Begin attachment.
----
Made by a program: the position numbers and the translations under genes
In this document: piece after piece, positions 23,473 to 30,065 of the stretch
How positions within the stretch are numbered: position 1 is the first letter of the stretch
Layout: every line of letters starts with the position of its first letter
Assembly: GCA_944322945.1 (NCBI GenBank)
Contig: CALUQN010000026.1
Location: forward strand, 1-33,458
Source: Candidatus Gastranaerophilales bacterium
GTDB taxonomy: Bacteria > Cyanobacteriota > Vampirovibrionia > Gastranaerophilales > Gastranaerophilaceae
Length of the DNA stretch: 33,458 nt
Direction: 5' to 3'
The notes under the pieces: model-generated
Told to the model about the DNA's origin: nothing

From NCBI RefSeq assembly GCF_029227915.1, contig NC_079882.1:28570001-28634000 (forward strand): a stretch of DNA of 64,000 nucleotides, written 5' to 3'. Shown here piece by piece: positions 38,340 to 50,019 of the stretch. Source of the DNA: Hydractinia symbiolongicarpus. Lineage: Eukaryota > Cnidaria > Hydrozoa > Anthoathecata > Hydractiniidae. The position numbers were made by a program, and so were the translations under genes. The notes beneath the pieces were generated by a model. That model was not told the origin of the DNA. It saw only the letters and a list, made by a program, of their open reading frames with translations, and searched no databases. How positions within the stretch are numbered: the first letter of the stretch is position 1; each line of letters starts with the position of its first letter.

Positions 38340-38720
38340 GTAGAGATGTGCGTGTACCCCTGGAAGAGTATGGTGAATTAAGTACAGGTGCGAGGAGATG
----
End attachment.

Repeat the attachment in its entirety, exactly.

Made by a program: the position numbers and the translations under genes
In this document: piece after piece, positions 23,473 to 30,065 of the stretch
How positions within the stretch are numbered: position 1 is the first letter of the stretch
Layout: every line of letters starts with the position of its first letter
Assembly: GCA_944322945.1 (NCBI GenBank)
Contig: CALUQN010000026.1
Location: forward strand, 1-33,458
Source: Candidatus Gastranaerophilales bacterium
GTDB taxonomy: Bacteria > Cyanobacteriota > Vampirovibrionia > Gastranaerophilales > Gastranaerophilaceae
Length of the DNA stretch: 33,458 nt
Direction: 5' to 3'
The notes under the pieces: model-generated
Told to the model about the DNA's origin: nothing

From NCBI RefSeq assembly GCF_029227915.1, contig NC_079882.1:28570001-28634000 (forward strand): a stretch of DNA of 64,000 nucleotides, written 5' to 3'. Shown here piece by piece: positions 38,340 to 50,019 of the stretch. Source of the DNA: Hydractinia symbiolongicarpus. Lineage: Eukaryota > Cnidaria > Hydrozoa > Anthoathecata > Hydractiniidae. The position numbers were made by a program, and so were the translations under genes. The notes beneath the pieces were generated by a model. That model was not told the origin of the DNA. It saw only the letters and a list, made by a program, of their open reading frames with translations, and searched no databases. How positions within the stretch are numbered: the first letter of the stretch is position 1; each line of letters starts with the position of its first letter.

Positions 38340-38720
38340 GTAGAGATGTGCGTGTACCCCTGGAAGAGTATGGTGAATTAAGTACAGGTGCGAGGAGATG